005logoAdobe2021 | USCA01 | Attorney Filing | Religion Clause in schools (Equal Protection); Use/Status Distinction; Pervasively Sectarian; Student-Aid Program | Direct Conflict; Strict Scrutiny;iconPriceTag
006logoAdobe2021 | USCA10 | Attorney Filing | Federal Agency or Not?; Double Jeopardy; Dual-Sovereignty Doctrine; iconPriceTag
007logoAdobe2020 | USCA11 | Attorney Filing | Medicaid; Direct Conflict; iconPriceTag
008logoAdobe2019 | Federal Circuit | Attorney Filing | Copyright Infringement; Android Phones; Fair Use Doctrine; Transformative use;iconPriceTag
009logoAdobe2018 | USCA05 | Attorney Filing | Judicial Misconduct/Disability; Defect in Integrity; Habeas Corpus; iconPriceTag
010logoAdobe2017 | USCA09 | Attorney Filing | Fifth Amendment Right (Miranda Rights)iconPriceTag
Florida's Second District Court of Appeals
#PDFComments
201logoAdobe2001 | Disqualification. Attorney-Client Privilege. +Mandamus/etciconPriceTag
202logoAdobe2000 | Discrimination. Discovery. Motion to Compel.iconPriceTag
203logoAdobe2010 | Expert Testimony; Dilatory Tactics; Prejudice; Continuance; iconPriceTag
Florida's Third District Court of Appeals
#PDFComments
301logoAdobe2011 | School Board. Privacy Rights. Intervenor. iconPriceTag
302logoAdobe2011 | Boat Lifts. Procedural Motion. Successor ALJ.iconPriceTag
303logoAdobe2013 | Privileged Information. Disqualification. Constitutional Stay Writ.iconPriceTag
Various Trial Courts [in Florida]
#TypeDescription
801logoAdobePinellas | 2000 | Police misconduct. Sexual Harassment. Procedural Continuance.iconPriceTag
802logoAdobe✓ Granted | Pinellas | 2003 | Property Development. No findings of fact.iconPriceTag
803logoAdobePinellas | 2005 | Discrimination. Timeliness.iconPriceTag
804logoAdobePinellas | 2008 | Discrimination. Timeliness.iconPriceTag
805logoAdobeLake County | 2012 | +Prohibition. Property. Fines. Abatement. Relinquish Jurisdiction.iconPriceTag
806logoAdobePinellas County | 2014 | Discrimination. Litigation Privilege. iconPriceTag
807logoAdobeDade County | 2008 | Ex Parte; Land Use; Spot-Zoning; iconPriceTag

IV. Templates

# Word Comments
1logoAdobeOfficial Form for writing a Petition for Writ of Certiorari.Free
2Replace all of the placeholder tags with real information (eg "[plfName]" becomes "John Doe").iconPriceTag

V. Application

3 Elements to Certiorari Review
  • According to Florida's Supreme Court, there are three elements to Certiorari Review:
    “In City of Deerfield Beach v. Vaillant, 419 So.2d 624 (Fla. 1982), the Court clearly set forth the standards governing certiorari review. When the circuit court reviews the decision of an administrative agency under Florida Rule of Appellate Procedure 9.030(c)(3), there are three discrete components of its certiorari review.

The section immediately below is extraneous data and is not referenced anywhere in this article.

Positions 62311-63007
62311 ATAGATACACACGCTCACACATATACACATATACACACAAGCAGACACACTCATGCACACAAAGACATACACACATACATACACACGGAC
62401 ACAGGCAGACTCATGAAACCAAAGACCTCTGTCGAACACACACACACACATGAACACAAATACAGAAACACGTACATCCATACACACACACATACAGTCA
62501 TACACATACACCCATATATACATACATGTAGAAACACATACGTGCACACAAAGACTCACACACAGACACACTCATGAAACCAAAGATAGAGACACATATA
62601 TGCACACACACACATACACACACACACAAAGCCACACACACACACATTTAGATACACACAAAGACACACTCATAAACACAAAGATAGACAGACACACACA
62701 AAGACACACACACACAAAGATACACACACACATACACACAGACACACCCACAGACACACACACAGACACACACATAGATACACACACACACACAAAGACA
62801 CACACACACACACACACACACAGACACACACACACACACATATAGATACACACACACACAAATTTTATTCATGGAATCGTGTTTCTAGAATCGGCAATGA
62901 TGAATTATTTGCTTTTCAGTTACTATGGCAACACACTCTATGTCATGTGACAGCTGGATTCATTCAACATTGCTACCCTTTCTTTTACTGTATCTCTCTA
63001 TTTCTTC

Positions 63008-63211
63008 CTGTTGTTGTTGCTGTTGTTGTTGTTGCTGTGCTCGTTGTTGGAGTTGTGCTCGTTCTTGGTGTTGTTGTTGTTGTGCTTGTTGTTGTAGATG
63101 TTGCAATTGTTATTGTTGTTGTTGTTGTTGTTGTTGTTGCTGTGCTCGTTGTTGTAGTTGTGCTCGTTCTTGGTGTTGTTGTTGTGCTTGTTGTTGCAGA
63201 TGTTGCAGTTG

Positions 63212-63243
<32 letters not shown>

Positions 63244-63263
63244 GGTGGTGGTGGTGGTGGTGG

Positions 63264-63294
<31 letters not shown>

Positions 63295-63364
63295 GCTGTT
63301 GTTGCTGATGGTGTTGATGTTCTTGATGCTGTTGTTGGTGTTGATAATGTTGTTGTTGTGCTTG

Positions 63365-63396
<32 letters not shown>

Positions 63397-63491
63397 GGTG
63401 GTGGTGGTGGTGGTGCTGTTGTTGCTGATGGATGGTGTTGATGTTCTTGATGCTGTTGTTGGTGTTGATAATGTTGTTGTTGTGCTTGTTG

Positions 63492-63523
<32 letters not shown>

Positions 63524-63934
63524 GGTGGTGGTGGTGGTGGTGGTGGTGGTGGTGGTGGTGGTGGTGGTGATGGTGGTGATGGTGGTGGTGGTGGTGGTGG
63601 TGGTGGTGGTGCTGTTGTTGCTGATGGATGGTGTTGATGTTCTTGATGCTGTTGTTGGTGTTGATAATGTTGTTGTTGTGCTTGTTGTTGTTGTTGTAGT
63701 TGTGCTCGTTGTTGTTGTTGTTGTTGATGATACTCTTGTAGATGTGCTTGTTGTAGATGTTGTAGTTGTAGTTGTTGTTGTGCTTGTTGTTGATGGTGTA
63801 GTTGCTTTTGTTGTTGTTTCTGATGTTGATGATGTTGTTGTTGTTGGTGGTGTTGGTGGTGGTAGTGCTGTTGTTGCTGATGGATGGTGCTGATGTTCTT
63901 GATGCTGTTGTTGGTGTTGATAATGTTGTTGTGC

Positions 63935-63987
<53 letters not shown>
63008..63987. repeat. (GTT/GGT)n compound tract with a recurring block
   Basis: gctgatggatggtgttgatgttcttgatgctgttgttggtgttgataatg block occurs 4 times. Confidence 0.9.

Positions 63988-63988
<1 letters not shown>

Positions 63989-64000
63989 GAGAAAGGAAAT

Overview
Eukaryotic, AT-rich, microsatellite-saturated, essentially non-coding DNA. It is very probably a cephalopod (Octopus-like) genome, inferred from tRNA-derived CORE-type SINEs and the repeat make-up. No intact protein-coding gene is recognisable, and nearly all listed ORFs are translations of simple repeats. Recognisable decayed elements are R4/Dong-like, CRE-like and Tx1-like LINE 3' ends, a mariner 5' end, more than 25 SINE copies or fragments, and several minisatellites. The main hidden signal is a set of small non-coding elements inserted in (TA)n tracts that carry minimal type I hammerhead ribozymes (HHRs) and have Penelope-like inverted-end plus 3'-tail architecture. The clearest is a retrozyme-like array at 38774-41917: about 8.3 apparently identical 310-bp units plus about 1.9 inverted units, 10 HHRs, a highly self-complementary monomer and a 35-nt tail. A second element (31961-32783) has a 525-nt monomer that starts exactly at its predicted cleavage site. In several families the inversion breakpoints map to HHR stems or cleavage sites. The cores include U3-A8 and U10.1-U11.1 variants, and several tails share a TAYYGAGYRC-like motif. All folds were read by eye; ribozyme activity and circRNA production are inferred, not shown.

Where a party is entitled as a matter of right to seek review in the circuit court from administrative action, the circuit court must determine whether procedural due process is accorded, whether the essential requirements of the law have been observed, and whether the administrative findings and judgment are supported by competent substantial evidence.”
    - Education v. West Palm Beach, 541 So.2d 106 (Fla. 1989)
  • Thus, in laymen's terms - certiorari review is designed to:
    1. check if due process was afforded;
    2. check if the essential requirements of law were obeyed; and/or
    3. check if the ruling was based on competent substantial evidence.
Cannot Reweigh Evidence
  • Florida's appellate courts have declared that Writs of Certiorari cannot reweigh evidence:
    “In such review, the circuit court functions as an appellate court, "and, among other things, is not entitled to reweigh the evidence or substitute its judgment for that of the agency...

    The district court standard for certiorari review of a circuit court's ruling on a decision by an administrative agency is "limited to whether the circuit court afforded procedural due process and whether the circuit court applied the correct law..."

    While this case does not present a procedural due process question, we conclude the circuit court improperly reweighed the evidence and substituted its judgment for that of the administrative agency. - Netz v. JSO, 668 So.2d 235 (1DCA 1996)

VI. Quick Commentary

VII. Additional Notes

  • Estimated Time ≈ 8-24 hours

VIII. Bibliography

IX. Additional Resources

  • TBD's Interactive Reading List on Certiorari (Free; Earn Book Points!):
  • USSC's Official Pro Se Handbook on Writing a Petition for a Writ of Certiorai

X. Conclusion

With the use of the template (as well as the samples above), you can more easily draft your Petition for a Writ of Certiorari.

...POINTS & THINGS...

Congratulations! You're now booked up on how to write a Petition for a Writ of Certiorari.

Please get the justice you deserve.

Sincerely,